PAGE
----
The Meaning Of The Man Who Sold The World - David Bowie's Tragic Tale Thursday December 15 2022, 8:00 AM
Yona Marie
Singer, Songwriter, Producer.
The Meaning Of The Man Who Sold The World - David Bowie's Tragic Tale

The Man Who Sold The World

David Bowie's unique and tragic song about a man who "Sold The World" is one of those tracks that you often hear and see people debating about to no end.

Some say it's about Bowie trying to talk some sense into a childhood friend of his. Some say it's a tale of Jesus and Judas. What theory is actually correct?

Around the time that Bowie first released the track, he wanted to keep the lyrical interpretations vague and general, not to give too much of the story away. This is what caused thousands of people to go on deep dives about the intent behind the lyrics.

But several years after the release and covers that wound up blowing up even more than the original, David thankfully gave us some insight through interviews and reflections on his past work.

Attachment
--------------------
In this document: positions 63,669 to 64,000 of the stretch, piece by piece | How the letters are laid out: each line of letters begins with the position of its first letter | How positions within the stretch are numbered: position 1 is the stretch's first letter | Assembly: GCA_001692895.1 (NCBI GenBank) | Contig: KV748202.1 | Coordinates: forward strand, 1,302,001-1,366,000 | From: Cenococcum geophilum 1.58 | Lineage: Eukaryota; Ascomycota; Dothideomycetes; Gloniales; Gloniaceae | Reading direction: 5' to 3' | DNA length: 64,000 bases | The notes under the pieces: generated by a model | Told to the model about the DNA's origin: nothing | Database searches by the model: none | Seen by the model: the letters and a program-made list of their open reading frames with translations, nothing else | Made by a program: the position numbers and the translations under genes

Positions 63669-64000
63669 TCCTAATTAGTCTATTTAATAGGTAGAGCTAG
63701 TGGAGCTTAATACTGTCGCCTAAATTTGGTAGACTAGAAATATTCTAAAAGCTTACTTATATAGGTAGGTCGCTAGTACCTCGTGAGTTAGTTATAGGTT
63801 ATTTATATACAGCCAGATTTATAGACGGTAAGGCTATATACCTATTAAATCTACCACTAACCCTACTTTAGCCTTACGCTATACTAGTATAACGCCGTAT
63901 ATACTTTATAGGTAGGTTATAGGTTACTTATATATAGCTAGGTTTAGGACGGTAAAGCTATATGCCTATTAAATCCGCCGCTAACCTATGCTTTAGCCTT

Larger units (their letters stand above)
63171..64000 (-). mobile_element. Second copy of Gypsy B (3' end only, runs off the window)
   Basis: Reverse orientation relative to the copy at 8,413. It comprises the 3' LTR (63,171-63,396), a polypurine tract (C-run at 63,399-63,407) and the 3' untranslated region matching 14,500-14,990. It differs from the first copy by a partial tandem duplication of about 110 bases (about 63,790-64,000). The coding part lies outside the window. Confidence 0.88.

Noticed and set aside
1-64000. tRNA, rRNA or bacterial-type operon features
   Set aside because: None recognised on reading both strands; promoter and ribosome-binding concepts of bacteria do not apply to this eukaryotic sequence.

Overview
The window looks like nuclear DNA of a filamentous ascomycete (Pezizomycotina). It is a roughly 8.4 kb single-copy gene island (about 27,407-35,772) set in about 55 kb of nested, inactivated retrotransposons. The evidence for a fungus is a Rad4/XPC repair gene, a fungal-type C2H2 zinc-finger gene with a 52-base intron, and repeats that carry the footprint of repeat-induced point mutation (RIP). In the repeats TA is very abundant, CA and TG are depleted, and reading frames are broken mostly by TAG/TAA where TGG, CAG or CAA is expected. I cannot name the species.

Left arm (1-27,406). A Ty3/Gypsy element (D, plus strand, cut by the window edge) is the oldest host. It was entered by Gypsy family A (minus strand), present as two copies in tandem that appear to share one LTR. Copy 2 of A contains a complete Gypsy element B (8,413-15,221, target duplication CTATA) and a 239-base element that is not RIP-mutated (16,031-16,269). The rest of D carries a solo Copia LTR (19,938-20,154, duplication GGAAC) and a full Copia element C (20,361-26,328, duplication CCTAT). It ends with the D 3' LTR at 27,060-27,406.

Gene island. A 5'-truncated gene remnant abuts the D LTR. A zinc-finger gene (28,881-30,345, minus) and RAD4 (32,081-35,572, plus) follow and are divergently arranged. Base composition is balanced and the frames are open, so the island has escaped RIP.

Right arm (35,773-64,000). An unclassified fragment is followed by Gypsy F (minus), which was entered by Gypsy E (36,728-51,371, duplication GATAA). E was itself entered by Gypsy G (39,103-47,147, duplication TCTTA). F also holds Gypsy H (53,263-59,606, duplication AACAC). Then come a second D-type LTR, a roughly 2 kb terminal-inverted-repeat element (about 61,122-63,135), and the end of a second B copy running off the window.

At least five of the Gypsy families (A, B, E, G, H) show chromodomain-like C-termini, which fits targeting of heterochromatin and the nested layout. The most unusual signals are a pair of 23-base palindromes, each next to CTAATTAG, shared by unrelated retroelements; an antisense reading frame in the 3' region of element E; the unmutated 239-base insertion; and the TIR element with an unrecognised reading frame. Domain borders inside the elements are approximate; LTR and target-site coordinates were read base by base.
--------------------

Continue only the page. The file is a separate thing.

With his insight and the similar themes that listeners have been able to agree on, the message behind the story is something we can successfully decipher. 

Before we discuss the overall meaning, it is important to highlight how the creative process went down since it can provide us with some insight into David Bowie's mind when he was writing the song. 

The Story Behind The Composition Process

This is one of my favorite examples of a song done in a rush, and as a professional songwriter, I'm a firm believer that some rushed songs can be an accidental goldmine.

Bowie was actually quite frustrated about how the entire album his entire third album, "The Man Who Sold The World" was done.